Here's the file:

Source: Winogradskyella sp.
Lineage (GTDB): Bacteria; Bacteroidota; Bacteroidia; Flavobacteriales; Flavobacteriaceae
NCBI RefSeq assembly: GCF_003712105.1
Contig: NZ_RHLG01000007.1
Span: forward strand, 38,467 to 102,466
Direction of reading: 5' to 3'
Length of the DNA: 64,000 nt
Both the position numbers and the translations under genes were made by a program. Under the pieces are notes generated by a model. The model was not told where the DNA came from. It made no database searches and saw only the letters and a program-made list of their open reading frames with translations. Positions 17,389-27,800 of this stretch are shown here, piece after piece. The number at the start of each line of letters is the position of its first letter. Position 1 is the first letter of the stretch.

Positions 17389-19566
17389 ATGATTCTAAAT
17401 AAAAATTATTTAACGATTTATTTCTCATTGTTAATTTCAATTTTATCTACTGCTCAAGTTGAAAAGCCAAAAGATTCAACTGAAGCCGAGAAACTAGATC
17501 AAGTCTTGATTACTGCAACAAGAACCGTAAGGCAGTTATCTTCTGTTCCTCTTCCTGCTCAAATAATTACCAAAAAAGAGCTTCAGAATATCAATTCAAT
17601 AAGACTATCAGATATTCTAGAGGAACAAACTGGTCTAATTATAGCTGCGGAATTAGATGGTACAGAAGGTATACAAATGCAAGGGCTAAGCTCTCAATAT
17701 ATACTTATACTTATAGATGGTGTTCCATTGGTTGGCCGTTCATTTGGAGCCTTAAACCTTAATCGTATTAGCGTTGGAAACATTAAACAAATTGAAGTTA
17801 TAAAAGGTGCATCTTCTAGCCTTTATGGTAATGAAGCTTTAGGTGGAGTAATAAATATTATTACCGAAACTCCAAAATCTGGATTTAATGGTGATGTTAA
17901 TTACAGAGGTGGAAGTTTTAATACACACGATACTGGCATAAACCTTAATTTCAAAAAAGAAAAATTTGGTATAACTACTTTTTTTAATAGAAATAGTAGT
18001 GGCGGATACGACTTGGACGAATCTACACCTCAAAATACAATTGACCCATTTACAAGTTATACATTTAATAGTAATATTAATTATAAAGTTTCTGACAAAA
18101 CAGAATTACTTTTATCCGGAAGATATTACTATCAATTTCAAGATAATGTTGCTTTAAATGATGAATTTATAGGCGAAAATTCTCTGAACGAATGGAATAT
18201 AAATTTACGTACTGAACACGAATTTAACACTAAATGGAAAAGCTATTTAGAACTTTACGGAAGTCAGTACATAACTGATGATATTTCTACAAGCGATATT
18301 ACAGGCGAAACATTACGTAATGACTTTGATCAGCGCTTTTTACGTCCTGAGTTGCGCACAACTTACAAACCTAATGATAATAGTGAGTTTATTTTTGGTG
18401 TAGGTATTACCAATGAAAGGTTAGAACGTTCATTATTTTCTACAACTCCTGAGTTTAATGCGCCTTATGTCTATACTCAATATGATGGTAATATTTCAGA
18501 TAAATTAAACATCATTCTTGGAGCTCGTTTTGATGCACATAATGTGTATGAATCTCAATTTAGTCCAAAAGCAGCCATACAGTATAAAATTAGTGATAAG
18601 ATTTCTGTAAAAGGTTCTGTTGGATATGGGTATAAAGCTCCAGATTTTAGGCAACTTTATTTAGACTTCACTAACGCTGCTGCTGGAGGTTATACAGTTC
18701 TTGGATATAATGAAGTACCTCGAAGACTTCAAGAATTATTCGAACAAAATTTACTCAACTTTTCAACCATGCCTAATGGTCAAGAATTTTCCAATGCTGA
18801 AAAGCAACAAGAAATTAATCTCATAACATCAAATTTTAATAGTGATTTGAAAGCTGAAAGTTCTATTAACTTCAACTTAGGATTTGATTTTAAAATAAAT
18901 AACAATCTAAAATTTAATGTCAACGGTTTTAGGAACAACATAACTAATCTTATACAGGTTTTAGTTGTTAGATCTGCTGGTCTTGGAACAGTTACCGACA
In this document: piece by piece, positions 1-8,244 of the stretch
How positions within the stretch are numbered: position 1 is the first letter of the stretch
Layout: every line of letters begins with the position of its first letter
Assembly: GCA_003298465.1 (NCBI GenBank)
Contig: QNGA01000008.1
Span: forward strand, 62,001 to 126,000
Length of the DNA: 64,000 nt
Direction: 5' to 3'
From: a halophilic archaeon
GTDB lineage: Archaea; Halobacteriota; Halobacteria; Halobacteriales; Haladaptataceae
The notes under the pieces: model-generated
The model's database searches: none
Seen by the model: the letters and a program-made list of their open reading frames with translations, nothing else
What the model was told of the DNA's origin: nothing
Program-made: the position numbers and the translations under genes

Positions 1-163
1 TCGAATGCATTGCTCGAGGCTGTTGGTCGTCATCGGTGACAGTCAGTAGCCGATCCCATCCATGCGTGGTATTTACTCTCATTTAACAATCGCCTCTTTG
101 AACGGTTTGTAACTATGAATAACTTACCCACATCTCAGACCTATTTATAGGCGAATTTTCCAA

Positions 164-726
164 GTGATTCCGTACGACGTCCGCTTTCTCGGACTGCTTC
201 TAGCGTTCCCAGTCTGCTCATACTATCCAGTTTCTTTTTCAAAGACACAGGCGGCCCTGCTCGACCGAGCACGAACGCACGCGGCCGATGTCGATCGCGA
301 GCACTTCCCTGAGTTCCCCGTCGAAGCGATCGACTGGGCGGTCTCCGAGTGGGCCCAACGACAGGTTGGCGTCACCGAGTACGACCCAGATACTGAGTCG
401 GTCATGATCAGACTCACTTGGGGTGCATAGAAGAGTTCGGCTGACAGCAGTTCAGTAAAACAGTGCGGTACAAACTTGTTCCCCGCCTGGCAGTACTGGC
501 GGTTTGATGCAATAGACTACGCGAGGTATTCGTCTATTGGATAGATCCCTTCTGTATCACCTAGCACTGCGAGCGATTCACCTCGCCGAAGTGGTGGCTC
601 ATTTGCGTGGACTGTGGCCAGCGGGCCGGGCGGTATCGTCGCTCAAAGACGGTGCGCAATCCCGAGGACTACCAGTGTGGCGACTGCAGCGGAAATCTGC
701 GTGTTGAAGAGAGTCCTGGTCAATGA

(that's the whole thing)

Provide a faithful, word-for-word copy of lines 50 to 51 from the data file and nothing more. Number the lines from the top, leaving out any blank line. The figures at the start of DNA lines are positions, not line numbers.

501 GGTTTGATGCAATAGACTACGCGAGGTATTCGTCTATTGGATAGATCCCTTCTGTATCACCTAGCACTGCGAGCGATTCACCTCGCCGAAGTGGTGGCTC
601 ATTTGCGTGGACTGTGGCCAGCGGGCCGGGCGGTATCGTCGCTCAAAGACGGTGCGCAATCCCGAGGACTACCAGTGTGGCGACTGCAGCGGAAATCTGC